Newspaper article The Evening Standard (London, England)

As Newspaper Share Prices Plunge, Don't Rule out a Trophy Bidder; Surprise Purchase: Malaysian Mogul Ananda Krishnan Bought 20% Stake in Johnston Press

Newspaper article The Evening Standard (London, England)

As Newspaper Share Prices Plunge, Don't Rule out a Trophy Bidder; Surprise Purchase: Malaysian Mogul Ananda Krishnan Bought 20% Stake in Johnston Press

Article excerpt

Byline: ROY GREENSLADE

JUST four months ago, I devoted this column to my frustration at thelack of faith shown by investors in media businesses, especially in thosecompanies running regional newspapers. "These are dark and depressing days formany media owners and managers," I wrote.

They have become much darker and a great deal more depressing since,culminating in last week's stock market devastation for two particular shareprices, those of Trinity Mirror and Johnston Press. Both have suffered furtherfalls this week, with the former dropping to 73 1/2 p yesterday and the latterclosing on 30 1/4 p.

Even by the standards of stock market variations during this volatile period,these are very worrying declines. To put the figures in some perspective, itmeans that Trinity's market capitalisation has plunged within a year from [pounds sterling]1.3billion to less than [pounds sterling]200 million. Johnston has experienced a similar fate,falling from [pounds sterling]700 million to [pounds sterling]196 million.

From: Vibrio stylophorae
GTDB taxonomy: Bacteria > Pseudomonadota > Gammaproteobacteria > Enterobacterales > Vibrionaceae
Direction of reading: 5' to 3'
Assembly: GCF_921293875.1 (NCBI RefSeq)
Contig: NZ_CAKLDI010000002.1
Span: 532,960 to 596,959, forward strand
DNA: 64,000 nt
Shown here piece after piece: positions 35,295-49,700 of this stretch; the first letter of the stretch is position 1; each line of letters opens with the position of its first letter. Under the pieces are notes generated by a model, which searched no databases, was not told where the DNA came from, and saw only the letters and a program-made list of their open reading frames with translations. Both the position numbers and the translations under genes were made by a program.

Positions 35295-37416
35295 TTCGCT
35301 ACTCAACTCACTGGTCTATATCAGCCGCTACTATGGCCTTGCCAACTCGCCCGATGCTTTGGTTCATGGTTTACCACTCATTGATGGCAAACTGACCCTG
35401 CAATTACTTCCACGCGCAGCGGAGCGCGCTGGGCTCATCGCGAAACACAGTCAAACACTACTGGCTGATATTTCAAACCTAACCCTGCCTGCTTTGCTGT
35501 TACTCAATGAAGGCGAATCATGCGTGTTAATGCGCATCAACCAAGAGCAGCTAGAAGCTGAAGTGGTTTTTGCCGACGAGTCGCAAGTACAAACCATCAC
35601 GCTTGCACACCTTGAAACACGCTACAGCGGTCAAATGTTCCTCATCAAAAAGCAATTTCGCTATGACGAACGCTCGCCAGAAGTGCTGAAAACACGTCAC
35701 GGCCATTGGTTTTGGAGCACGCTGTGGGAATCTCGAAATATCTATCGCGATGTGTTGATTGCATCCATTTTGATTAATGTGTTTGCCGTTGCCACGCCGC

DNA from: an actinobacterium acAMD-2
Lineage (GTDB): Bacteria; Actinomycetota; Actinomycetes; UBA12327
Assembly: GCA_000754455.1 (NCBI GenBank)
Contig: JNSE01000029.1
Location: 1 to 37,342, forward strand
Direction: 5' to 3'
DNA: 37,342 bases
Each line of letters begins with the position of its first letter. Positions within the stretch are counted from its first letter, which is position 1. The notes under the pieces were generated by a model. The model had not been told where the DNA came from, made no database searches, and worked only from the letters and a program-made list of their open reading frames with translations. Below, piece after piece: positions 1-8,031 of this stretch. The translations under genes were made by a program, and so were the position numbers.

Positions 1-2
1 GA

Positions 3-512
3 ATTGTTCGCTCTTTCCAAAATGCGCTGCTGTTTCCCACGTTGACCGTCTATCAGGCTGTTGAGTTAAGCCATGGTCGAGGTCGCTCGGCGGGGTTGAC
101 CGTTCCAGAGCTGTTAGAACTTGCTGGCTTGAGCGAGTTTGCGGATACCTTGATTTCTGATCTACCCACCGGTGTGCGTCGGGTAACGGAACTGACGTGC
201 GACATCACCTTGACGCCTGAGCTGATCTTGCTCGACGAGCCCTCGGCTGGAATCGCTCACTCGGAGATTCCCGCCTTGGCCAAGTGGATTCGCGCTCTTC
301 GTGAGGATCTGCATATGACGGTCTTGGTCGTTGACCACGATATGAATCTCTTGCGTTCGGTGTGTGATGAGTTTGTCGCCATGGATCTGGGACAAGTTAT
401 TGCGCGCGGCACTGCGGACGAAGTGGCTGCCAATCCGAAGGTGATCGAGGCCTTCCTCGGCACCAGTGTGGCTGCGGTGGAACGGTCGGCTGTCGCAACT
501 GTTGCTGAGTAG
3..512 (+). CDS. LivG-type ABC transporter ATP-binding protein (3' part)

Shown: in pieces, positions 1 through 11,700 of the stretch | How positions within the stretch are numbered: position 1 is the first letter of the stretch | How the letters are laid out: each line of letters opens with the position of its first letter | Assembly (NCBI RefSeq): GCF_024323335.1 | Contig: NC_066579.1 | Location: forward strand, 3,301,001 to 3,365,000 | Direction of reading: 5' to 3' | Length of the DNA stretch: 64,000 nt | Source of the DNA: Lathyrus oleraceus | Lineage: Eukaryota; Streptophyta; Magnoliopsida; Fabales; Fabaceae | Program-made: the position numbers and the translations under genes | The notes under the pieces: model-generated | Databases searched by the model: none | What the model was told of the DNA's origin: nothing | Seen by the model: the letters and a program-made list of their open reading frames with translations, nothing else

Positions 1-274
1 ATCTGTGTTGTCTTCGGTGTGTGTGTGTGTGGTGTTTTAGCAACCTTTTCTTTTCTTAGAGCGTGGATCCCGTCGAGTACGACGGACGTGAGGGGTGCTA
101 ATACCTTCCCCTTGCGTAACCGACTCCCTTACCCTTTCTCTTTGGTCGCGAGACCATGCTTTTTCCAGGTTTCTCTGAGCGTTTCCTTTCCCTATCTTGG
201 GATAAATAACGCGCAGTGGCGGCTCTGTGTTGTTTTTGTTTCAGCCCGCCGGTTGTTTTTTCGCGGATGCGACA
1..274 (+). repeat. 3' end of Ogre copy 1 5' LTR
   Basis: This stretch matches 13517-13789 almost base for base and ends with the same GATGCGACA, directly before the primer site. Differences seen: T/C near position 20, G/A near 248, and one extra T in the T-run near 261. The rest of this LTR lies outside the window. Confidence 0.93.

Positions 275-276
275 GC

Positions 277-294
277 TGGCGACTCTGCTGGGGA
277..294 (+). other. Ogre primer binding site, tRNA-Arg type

But why is this happening? Is the market behaving irrationally? Or do theanalysts, and the people who consume their notes as if they are new additionsto the gospels, know something we don't? These are big companies that, despitethe advertising downturn, are still able to generate healthy cash flows. Itwould not surprise me if Trinity ended the year with [pounds sterling]150 million in operatingprofit, and Johnston came in close to that too. Despite the warnings, those arehandsome returns the City appears to be ignoring.

Look a little closer at these companies.

They are anything but small beer. Trinity is Britain's largest regionalpublisher by circulation. It has 186 titles, including 14 paid-for dailies and52 paidfor weeklies. In January this year, the total weekly circulation of itspapers was estimated at 12.5 million. (Its national titles, the Daily Mirror,Sunday Mirror and The People, boost this by a further 10.9 million).

Johnston Press is the third-largest regional chain, with 295 British titles,including 19 paid-for dailies and 147 paid-for weeklies, and an overall weeklysale of 9.4 million. It is also Ireland's largest publisher of paid-forweeklies.

With their joint regional sale of 21.9 million a week, it means that Trinityand Johnston together account for almost a third of the total 63.5 millionpapers sold every week across Britain.

Trinity employs more than 9000 people in more than 150 centres and operatesnine major printing plants while Johnston employs about 8000 people (includingsome 2500 journalists) and runs 11 printing centres.

So these are substantial businesses and they have not stood still. Both havetaken steps into the digital future by investing substantial amounts in onlinepublishing. Between them, they run more than 600 news websites and have triedto attract as much online classified advertising as possible in the face offierce competition from non-newspaper rivals offering free ads, such as gumtreeand Craigslist. …

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